A curious trend

Federal courts are erring toward non-traditional Miller Act rulings

Law Article January 02, 2019
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Larry Caudle

I have written in recent years on the growing trend within federal courts to hold payment bond sureties liable to subcontractors for payment even though the owner has not paid the prime contractor and the subcontract contains an enforceable Pay-if-Paid clause.

 

The rationale employed by courts choosing this approach is generally that allowing sureties to rely on such clauses defeats the purpose of the Miller Act, which is to ensure claimants who perform work are paid in the event the principal fails to pay. However, a recent case in Alabama deciding a payment bond claim on a state project under Alabama’s Little Miller Act takes the more popular approach and allows the surety to rely upon the Pay-If-Paid defense.

 

Keller Constr. Co. of Northwest Florida, Inc. v. Hartford Ins. Co., 2018 WL 5306918 (Ala. Oct. 26, 2018) involved a project to build a community center for the city of Spanish Fort. At the end of the project, the prime contractor denied the subcontractor’s request for release of its retainage because, for reasons not discussed in the opinion, the owner refused to pay the prime’s retainage. The subcontractor sued the prime’s payment bond surety.

 

At trial, the subcontractor admitted that the subcontract contained a Pay-If-Paid clause. However, the subcontractor argued the surety was foreclosed from relying on that provision and must nevertheless pay the subcontractor. The trial court rejected that argument and held that the payment bond surety’s liability is coextensive with the prime and is thus liable only if the prime is liable to the subcontractor under the terms of the subcontract. On appeal, the subcontractor first pointed to two prior Alabama decisions where courts held a surety cannot rely upon a Pay-If-Paid clause like the one at issue in this case. However, the Court of Civil Appeals of Alabama distinguished those cases. In both, the appeals court held, the clauses at issue were Pay-When-Paid clauses and merely addressed the timing of payment, not the prospect of owner non-payment. Indeed, the provision in one case provided as follows:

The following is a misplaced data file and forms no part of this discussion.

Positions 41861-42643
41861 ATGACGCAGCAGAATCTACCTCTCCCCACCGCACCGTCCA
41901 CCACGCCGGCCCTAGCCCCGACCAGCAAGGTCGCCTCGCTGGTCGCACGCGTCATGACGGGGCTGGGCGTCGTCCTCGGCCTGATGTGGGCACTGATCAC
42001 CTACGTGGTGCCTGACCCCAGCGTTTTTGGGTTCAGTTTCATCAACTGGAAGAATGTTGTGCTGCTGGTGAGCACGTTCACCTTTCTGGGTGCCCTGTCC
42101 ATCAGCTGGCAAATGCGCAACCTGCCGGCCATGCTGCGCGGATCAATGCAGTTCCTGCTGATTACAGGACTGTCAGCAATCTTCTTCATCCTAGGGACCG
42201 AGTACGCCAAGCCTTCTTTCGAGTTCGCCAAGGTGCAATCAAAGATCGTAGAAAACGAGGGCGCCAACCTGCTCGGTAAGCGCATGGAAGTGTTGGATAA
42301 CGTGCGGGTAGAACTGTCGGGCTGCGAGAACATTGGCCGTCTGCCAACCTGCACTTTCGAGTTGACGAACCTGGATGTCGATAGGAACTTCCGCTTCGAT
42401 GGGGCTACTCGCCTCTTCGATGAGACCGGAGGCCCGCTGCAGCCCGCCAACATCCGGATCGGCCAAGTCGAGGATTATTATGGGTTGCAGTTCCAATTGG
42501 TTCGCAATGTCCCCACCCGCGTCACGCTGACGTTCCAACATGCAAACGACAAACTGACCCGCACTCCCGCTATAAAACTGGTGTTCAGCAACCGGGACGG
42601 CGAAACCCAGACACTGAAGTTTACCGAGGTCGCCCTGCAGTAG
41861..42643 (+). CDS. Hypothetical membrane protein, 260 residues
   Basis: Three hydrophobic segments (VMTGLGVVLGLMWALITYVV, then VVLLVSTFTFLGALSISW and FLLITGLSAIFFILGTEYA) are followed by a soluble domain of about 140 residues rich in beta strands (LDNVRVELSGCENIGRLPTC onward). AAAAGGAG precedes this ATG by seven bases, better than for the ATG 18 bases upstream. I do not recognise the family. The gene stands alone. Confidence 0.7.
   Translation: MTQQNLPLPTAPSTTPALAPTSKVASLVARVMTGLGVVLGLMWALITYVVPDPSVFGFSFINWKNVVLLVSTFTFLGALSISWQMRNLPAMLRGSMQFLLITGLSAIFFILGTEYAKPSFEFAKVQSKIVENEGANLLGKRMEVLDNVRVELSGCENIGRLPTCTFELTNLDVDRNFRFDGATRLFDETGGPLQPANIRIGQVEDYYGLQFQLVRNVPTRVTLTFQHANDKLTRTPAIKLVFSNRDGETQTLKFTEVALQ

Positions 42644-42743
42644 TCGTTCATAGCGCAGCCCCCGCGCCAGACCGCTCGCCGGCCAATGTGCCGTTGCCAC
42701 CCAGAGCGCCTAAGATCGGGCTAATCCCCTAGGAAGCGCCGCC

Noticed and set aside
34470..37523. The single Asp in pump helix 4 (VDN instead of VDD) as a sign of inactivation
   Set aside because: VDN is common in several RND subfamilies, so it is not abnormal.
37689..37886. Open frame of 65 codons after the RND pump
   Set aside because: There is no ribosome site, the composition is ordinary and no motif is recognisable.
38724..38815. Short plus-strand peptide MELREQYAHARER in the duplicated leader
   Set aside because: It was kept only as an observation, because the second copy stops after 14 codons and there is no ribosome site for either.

“Final payment constituting the entire balance of the [subcontract] shall be made by [general contractor] to [subcontractor] when [subcontractor’s] work is fully performed . . . the Architect has issued a Certificate for Payment covering [subcontractor’s] completed work, and [general contractor] has received payment from the owner. Final payment shall then be made to [subcontractor] within fifteen (15) days following [general contractor’s] receipt of payment from [the owner].”

 

Specifically, the court determined that the payment provisions in both of the cited cases lacked the certainty needed to establish payment by the owner as a condition precedent and, consequently, the prime was still ultimately liable to the subcontractor if the owner failed to pay. It was for this reason the courts in those cases found the sureties liable.

 

In the present case, the appeals court agreed with the trial court’s determination that the payment clause, which included specific “condition precedent” language, gave rise to a duty by the prime to pay the subcontractor only if the owner paid the prime. The court recognized that exculpatory clauses such as the Pay-If-Paid clause are generally disfavored by courts, but the freedom of parties to contract as they desire also is a hallmark of Alabama law. Consequently, when the contract provision clearly and unambiguously creates a condition precedent, it will be enforced. Next, the court addressed the surety’s liability.

 

The court rejected the rationale of several recent federal court decisions that held a surety cannot assert a conditional-payment clause in a subcontract as a defense to avoid liability. Instead, the court reasoned that “allowing [the subcontractor] to recover from [surety] under the bond when [subcontractor] has no right to recover . . . from [the prime] under the subcontract would violate the . . . principle of surety law that a surety under a payment bond can be liable only to the extent that the principal is liable.”

 

For the most part, state courts ruling on Miller Act payment bond claims continue to recognize the rule that a surety’s liability is coextensive with that of the principal. However, the trend in federal courts to preclude these surety defenses should be watched closely.

 

About the author: 
Caudle is a principal in Kraftson Caudle LLC, a law firm in McLean, Va., specializing in heavy-highway and transportation construction. Caudle can be contacted via e-mail at [email protected]
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